'One of the most remarkable of all Latin-American novels' Professor A. A. Parker
The President tells the story of a ruthless dictator and his schemes to dispose of a political adversary in an unnamed country usually identified as Guatemala. Drawing on his experience as a journalist writing under repressive conditions, Miguel Angel Asturias provides a blazing indictment of totalitarian government and its damaging psychological effects on society - from the harvest of terror to cowardice, to sycophancy, to treachery and intrigue, and the total sacrifice of human values to lust for power.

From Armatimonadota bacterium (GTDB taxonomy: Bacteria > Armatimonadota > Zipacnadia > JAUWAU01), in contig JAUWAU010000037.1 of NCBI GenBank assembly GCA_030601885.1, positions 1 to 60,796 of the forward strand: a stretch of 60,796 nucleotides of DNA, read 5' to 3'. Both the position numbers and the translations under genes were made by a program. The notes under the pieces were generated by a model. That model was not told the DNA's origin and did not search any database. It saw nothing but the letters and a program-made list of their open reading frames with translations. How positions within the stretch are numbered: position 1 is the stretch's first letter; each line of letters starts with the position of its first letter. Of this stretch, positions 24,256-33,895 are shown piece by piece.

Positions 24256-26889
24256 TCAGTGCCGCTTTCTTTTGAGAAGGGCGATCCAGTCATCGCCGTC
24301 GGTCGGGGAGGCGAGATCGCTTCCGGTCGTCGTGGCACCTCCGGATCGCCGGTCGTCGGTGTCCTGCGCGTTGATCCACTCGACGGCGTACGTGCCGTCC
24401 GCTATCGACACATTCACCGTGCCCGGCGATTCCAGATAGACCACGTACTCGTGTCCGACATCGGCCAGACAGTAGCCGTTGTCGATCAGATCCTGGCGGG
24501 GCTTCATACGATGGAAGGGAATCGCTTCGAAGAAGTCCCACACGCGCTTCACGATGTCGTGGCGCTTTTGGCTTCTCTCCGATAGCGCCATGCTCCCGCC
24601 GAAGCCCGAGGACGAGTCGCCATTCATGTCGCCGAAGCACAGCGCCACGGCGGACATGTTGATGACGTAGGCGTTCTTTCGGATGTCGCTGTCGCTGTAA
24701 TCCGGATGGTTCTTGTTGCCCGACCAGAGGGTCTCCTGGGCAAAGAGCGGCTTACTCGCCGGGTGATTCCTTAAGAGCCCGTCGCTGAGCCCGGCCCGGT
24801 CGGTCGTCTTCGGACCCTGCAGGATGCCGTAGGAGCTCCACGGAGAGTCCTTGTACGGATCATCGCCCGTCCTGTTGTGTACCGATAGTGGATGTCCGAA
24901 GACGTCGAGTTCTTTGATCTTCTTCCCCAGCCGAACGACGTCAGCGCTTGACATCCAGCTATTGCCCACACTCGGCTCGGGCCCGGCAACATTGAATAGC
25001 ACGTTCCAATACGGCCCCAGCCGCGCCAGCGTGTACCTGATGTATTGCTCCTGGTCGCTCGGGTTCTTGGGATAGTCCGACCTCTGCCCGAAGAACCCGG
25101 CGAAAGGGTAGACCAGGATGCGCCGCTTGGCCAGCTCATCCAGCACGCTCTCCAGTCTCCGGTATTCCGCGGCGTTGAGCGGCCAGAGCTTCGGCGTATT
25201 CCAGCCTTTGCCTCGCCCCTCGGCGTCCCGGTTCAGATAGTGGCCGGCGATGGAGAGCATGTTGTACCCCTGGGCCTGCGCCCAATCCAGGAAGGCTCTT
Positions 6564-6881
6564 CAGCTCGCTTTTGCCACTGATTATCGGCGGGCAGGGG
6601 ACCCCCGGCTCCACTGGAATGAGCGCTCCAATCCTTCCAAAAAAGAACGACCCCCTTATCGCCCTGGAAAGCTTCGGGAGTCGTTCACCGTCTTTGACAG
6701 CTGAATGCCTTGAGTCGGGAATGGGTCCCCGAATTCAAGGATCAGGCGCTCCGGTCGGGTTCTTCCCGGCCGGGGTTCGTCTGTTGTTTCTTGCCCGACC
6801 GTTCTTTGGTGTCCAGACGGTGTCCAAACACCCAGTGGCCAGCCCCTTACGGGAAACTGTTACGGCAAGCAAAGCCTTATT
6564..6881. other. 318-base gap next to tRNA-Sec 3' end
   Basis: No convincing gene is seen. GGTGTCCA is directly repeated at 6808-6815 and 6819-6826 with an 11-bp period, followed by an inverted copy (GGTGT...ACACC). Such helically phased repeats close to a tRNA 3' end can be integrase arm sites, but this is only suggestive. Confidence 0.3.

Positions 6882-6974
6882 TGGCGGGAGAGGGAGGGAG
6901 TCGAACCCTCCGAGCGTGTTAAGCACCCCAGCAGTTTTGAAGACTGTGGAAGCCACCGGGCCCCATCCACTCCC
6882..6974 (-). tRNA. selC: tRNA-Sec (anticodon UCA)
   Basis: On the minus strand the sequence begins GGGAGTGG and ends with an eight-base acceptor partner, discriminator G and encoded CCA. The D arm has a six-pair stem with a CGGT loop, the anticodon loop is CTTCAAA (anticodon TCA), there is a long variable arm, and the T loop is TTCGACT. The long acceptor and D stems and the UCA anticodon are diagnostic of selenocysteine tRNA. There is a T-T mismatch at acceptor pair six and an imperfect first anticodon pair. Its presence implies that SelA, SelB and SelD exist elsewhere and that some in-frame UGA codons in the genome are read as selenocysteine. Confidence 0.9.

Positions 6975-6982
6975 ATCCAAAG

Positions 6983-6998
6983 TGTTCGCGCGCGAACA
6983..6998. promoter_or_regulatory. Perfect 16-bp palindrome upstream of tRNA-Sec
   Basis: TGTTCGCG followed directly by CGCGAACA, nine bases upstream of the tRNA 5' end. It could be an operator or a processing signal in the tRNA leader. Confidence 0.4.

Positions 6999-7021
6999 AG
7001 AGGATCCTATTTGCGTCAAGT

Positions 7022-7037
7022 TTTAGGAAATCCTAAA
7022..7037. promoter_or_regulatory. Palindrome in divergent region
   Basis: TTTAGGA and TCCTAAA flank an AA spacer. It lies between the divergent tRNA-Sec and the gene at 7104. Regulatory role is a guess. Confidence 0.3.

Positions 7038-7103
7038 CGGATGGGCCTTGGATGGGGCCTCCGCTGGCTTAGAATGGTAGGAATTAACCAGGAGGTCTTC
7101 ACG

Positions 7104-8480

Written in a language of freedom and originality, full of extraordinary symbolism, biting satire, poetry and dream sequences, with an imagination that is both lyrical and ferocious, The President is a surrealist masterpiece and one of the most influential books of the twentieth century.
A phenomenal work that will never date
Asturias leaves no doubt about what it is like to be tortured, or what it is like to work for a man who is both omnipotent and depraved - TLS
Miguel Angel Asturias was born in 1899 in Guatemala. After studying there he lived in Paris between 1923 and 1933, where he wrote El Senor Presidente (The President). It was unpublished for thirteen years until the fall of Guatemalan dictator Jorge Ubico. From 1944 until 1954, Asturias held various government positions until the fall of President Jacobo Arbenz Guzman, when he went into exile in Argentina. In 1966, Asturias was awarded the Lenin Peace Prize, and in 1967 he won the Nobel Prize for Literature. He died in 1974 in Madrid, Spain.